13. Re-organization of the cytoskeleton and endoplasmic reticulum in the Arabidopsis pen1-1 mutant inoculated with the non-adapted powdery mildew pathogen, Blumeria graminis f. sp. hordei.

    Science.gov (United States)

    Takemoto, Daigo; Jones, David A; Hardham, Adrienne R

    2006-11-01

    SUMMARY Plant cells attacked by microorganisms rapidly translocate cytoplasm to the site of pathogen penetration, a response that usually involves rearrangement of actin microfilaments. In this study, we monitored re-organization of green fluorescent protein (GFP)-labelled actin microfilaments, microtubules and endoplasmic reticulum (ER) during infection by the powdery mildew pathogen Blumeria graminis f. sp. hordei in non-host Arabidopsis and in the Arabidopsis penetration 1-1 (pen1-1) mutant, which shows increased penetration susceptibility to non-adapted pathogens. Comparison of pen1-1 with wild-type Arabidopsis showed that the actin, microtubule and ER networks all responded in the pen1-1 mutant as they do in wild-type plants. Actin microfilaments became focused on the penetration site and ER accumulated at the penetration site while the overall arrangement of microtubule arrays was largely unaffected. These results indicate that the block in vesicle secretion conferred by the pen1-1 mutation does not interfere with cytoplasmic aggregation or recruitment of actin or ER to the infection site. In the pen1-1 mutant, the higher rate of successful penetration by the non-adapted pathogen results in an increased incidence of hypersensitive cell death. In dying cells, the structure of the ER was rapidly destroyed, in contrast to actin microfilaments and microtubules which remained for a longer time after the initiation of cell death. In Arabidopsis with GFP-tagged tubulin, fluorescent vesicle-like structures appeared near the cell surface during the initiation of cell death. In both wild-type and pen1-1 mutant plants, in cells surrounding the dying cell, bundles of actin microfilaments focused on the anticlinal walls adjacent to the dead cell and ER accumulated in the cortical cytoplasm near the dead cell. These observations suggest that the neighbouring, non-infected cells use actin-based transport to secrete material at the surface adjacent to the dead cell. They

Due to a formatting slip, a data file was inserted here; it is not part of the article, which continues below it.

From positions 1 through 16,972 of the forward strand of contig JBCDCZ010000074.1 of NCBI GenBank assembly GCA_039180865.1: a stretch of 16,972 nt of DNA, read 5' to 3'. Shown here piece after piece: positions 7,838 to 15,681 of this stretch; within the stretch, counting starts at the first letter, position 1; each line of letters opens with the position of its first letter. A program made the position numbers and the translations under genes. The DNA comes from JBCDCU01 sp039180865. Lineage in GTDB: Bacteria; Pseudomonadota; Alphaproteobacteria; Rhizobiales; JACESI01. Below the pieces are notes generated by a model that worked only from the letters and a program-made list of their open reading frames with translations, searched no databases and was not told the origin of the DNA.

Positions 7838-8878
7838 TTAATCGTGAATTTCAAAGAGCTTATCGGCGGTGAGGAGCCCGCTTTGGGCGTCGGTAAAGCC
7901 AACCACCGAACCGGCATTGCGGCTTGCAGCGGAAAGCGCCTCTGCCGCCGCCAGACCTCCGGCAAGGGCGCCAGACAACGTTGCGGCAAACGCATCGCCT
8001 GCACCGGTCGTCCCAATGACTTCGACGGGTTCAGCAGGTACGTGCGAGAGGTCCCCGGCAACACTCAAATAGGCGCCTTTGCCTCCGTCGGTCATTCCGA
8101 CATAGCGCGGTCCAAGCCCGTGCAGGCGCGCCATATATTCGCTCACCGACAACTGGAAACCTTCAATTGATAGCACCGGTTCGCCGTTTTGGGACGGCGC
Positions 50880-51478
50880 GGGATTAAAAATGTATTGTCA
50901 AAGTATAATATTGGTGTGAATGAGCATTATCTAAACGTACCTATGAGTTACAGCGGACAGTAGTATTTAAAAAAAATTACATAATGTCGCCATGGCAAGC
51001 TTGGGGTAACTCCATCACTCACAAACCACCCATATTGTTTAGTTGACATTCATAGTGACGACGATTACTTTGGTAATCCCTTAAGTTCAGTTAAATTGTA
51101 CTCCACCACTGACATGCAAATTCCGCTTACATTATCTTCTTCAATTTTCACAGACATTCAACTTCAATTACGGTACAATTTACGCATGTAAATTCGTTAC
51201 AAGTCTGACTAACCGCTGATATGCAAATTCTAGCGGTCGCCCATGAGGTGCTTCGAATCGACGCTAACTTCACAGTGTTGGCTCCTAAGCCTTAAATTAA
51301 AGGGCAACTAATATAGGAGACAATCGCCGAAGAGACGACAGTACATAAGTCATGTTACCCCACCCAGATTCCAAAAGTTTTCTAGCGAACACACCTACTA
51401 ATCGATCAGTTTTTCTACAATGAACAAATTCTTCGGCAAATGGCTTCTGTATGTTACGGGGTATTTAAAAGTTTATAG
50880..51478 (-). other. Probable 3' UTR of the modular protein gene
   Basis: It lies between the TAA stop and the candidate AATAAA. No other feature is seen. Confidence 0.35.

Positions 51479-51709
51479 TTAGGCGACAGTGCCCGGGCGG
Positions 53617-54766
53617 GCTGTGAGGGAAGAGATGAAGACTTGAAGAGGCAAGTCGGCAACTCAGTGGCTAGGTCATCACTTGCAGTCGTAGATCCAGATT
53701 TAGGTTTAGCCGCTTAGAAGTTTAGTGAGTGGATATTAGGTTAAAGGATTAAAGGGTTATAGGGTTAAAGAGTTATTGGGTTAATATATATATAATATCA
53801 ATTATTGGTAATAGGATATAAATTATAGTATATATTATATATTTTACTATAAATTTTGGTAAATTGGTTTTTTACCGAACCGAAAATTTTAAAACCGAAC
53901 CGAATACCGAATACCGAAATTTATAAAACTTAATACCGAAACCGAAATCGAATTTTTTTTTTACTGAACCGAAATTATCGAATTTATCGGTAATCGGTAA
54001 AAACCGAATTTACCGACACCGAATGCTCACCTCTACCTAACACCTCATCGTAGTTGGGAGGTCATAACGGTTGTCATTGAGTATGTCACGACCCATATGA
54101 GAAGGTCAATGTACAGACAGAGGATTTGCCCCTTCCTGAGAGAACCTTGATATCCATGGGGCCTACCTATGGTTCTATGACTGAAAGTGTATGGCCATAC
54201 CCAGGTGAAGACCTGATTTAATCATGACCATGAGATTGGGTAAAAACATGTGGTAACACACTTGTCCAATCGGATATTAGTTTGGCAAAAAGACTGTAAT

14. Barberry rust survey – developing tools for diagnosis, analysis and data management

    DEFF Research Database (Denmark)

    Justesen, Annemarie Fejer; Hansen, Jens Grønbech; Hovmøller, Mogens Støvring

    Barberry (Berberis spp.) may serve as alternate host of several Puccinia species including Puccinia graminis and P. striiformis causing stem and yellow rust on cereals and grasses, respectively. In order to study the importance of barberry in the epidemiology of Puccinia species in the CWANA regi...... a rust survey was initiated. The aim was to 1) develop a surveillance protocol 2) develop molecular diagnostic tools for identifying Puccinia spp. from aecial samples, and 3) develop a data management and display system of results as part of the Wheat Rust ToolBox (http....... arrhenatheri and P. striiformoides on barberry species. Survey and DNA sample maps with species designation were displayed in the Wheat Rust ToolBox. The future aim is to integrate barberry rust survey data based on molecular diagnostics and infection assays from research groups world-wide in order to gain...

  15. Blumeria graminis f.sp. trit

    African Journals Online (AJOL)

    AISA